Alexeev's timing improving
Once turned away after missing a flight, the young forward has progressed since.
By DAMIAN CRISTODERO, Times Staff Writer
© St. Petersburg Times
published April 7, 2002
BRANDON -- Ninety minutes, plenty of time.
That was what Nikita Alexeev thought when he got to the Albany, N.Y., airport on Dec. 8 for his flight to Ottawa. But the right wing, called up to the Lightning from the AHL's Springfield Falcons, did not count on long security lines.
The result: Alexeev, who swears he did not oversleep, missed the plane. He flew later, but the damage was done. When Alexeev finally got to Ottawa, where Tampa Bay played that night, coach John Tortorella sent him back to the Falcons.
"I made sure he understood why he had to go back," Tortorella said after Saturday's practice at the Ice Sports Forum. "It was unacceptable. But it was a good lesson learned right away."
Not only did Alexeev make his plane the next time he was called up, he has not given the Lightning any reason to send him back. And Tortorella said Alexeev, 20, has the potential to make a substantial mark in the NHL.
"He's ready to make the step. He's beginning to do it," Tortorella said.
The question, the coach said, is one that also dogged Alexeev in juniors: "Is he ready to play every shift? He needs to be ready at all times."
In 38 games, 31 since his call-up on Jan. 17, Alexeev has four goals and three assists. More important, he is making forceful moves to the net and making defensive reads that show he is more comfortable and confident on the ice.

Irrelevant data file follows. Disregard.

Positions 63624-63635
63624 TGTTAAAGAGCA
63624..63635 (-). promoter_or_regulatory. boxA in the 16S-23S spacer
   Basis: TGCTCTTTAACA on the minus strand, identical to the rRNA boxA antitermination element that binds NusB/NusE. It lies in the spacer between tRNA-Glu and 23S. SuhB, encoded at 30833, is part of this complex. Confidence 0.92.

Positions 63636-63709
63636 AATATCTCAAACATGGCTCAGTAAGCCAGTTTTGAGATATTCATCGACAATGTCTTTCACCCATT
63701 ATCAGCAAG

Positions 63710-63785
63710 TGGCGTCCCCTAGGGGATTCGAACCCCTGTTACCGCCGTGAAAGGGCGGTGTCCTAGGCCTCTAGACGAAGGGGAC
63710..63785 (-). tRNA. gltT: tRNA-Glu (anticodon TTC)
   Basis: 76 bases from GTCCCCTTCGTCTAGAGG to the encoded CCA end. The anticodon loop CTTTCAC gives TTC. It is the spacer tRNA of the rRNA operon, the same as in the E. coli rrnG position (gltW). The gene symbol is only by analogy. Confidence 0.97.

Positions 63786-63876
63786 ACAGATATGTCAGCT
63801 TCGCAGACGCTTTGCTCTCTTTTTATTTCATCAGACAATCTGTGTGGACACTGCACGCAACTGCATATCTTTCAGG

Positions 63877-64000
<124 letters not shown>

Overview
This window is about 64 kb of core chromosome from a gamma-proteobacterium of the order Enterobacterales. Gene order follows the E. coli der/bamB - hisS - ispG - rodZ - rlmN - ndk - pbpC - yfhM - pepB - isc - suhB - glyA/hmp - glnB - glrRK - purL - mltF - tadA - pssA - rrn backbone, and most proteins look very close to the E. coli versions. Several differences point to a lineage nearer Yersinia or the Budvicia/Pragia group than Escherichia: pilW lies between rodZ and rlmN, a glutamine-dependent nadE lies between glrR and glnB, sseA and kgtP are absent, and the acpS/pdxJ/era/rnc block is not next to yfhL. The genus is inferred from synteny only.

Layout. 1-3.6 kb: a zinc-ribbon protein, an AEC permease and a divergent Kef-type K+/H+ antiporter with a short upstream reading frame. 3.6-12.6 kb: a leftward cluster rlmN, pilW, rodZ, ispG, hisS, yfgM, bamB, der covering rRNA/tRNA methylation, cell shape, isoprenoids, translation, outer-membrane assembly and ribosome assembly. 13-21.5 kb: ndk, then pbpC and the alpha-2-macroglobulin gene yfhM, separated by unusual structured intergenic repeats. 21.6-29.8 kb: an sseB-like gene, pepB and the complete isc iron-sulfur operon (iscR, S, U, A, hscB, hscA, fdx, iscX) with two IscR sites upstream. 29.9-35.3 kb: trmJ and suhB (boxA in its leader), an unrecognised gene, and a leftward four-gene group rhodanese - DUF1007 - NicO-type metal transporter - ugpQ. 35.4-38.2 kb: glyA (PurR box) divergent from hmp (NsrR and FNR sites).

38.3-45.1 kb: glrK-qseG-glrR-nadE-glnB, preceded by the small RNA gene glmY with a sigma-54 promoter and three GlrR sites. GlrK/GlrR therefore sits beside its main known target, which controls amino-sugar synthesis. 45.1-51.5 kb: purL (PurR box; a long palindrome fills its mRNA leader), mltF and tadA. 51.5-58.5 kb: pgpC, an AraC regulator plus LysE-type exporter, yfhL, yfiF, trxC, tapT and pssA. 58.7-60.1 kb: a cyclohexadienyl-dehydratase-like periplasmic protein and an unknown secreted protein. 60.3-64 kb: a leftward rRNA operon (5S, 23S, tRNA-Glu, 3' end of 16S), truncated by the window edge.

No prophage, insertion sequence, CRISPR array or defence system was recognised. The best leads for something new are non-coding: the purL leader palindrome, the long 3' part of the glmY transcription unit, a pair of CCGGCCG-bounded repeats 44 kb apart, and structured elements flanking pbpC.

He is averaging 11:14 of ice time, but 13:43 in his past six games.
The steps are small, but Tortorella said Alexeev's level "keeps going up."
"I'm more experienced now. I know what I can do," Alexeev said. "I'm using my speed and finishing my checks, all the little things that will make me a better player. If I do that and work hard we'll see what's going to happen."
The Lightning's first-round pick, No. 8 overall, in 2000, seems perfectly suited for the NHL.
He is a well-muscled 6 feet 5, 210 pounds with plenty of room to fill out. He has long arms, giving him a great reach with his stick. He is a superb skater and has good offensive instincts.
"He's going to be able to push some people," Tortorella said of next season's training camp. "But just because he's playing now doesn't mean he has a spot on the roster."
A spot on the roster will be good news for the Ronald McDonald House of Tampa Bay, to which Alexeev has pledged $1,000 for every goal he scores.
Alexeev said he spent a good deal of time, from age 5 to 10, in hospitals in his native Russia, fighting stomach ulcers.
"I know what it's like for the kids and their families," Alexeev said. "It makes me feel better. I'm not just here to make money."
From hospital beds to a career that pays $1.075-million a season.
"I guess I'm a little lucky," Alexeev said. "If you want it, you'll get it. It's your dream. You've got to follow it. I'm really happy right now."
Much more than on Dec. 8.
"It was my mistake," he said of the missed flight. "No excuses. Everybody makes mistakes. It's better to learn from your mistakes early."
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